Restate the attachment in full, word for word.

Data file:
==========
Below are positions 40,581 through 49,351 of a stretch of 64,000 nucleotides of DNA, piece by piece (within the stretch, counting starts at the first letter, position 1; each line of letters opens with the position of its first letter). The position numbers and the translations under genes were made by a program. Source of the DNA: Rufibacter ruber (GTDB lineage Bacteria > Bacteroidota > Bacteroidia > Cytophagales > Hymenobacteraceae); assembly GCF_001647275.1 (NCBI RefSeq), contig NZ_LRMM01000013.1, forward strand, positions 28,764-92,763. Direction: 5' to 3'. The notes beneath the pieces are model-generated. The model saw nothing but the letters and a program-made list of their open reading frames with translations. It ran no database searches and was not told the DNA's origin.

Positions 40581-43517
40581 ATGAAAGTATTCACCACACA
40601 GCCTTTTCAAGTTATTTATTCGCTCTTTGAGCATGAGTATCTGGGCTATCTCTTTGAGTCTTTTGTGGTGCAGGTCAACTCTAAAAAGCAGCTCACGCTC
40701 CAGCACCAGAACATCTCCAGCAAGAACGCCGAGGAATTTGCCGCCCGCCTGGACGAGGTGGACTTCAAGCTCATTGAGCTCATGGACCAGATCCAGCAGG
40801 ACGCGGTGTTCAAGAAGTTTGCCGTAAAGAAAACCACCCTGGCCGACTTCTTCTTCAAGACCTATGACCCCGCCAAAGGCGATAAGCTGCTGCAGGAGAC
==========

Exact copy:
Below are positions 40,581 through 49,351 of a stretch of 64,000 nucleotides of DNA, piece by piece (within the stretch, counting starts at the first letter, position 1; each line of letters opens with the position of its first letter). The position numbers and the translations under genes were made by a program. Source of the DNA: Rufibacter ruber (GTDB lineage Bacteria > Bacteroidota > Bacteroidia > Cytophagales > Hymenobacteraceae); assembly GCF_001647275.1 (NCBI RefSeq), contig NZ_LRMM01000013.1, forward strand, positions 28,764-92,763. Direction: 5' to 3'. The notes beneath the pieces are model-generated. The model saw nothing but the letters and a program-made list of their open reading frames with translations. It ran no database searches and was not told the DNA's origin.

Positions 40581-43517
40581 ATGAAAGTATTCACCACACA
40601 GCCTTTTCAAGTTATTTATTCGCTCTTTGAGCATGAGTATCTGGGCTATCTCTTTGAGTCTTTTGTGGTGCAGGTCAACTCTAAAAAGCAGCTCACGCTC
40701 CAGCACCAGAACATCTCCAGCAAGAACGCCGAGGAATTTGCCGCCCGCCTGGACGAGGTGGACTTCAAGCTCATTGAGCTCATGGACCAGATCCAGCAGG
40801 ACGCGGTGTTCAAGAAGTTTGCCGTAAAGAAAACCACCCTGGCCGACTTCTTCTTCAAGACCTATGACCCCGCCAAAGGCGATAAGCTGCTGCAGGAGAC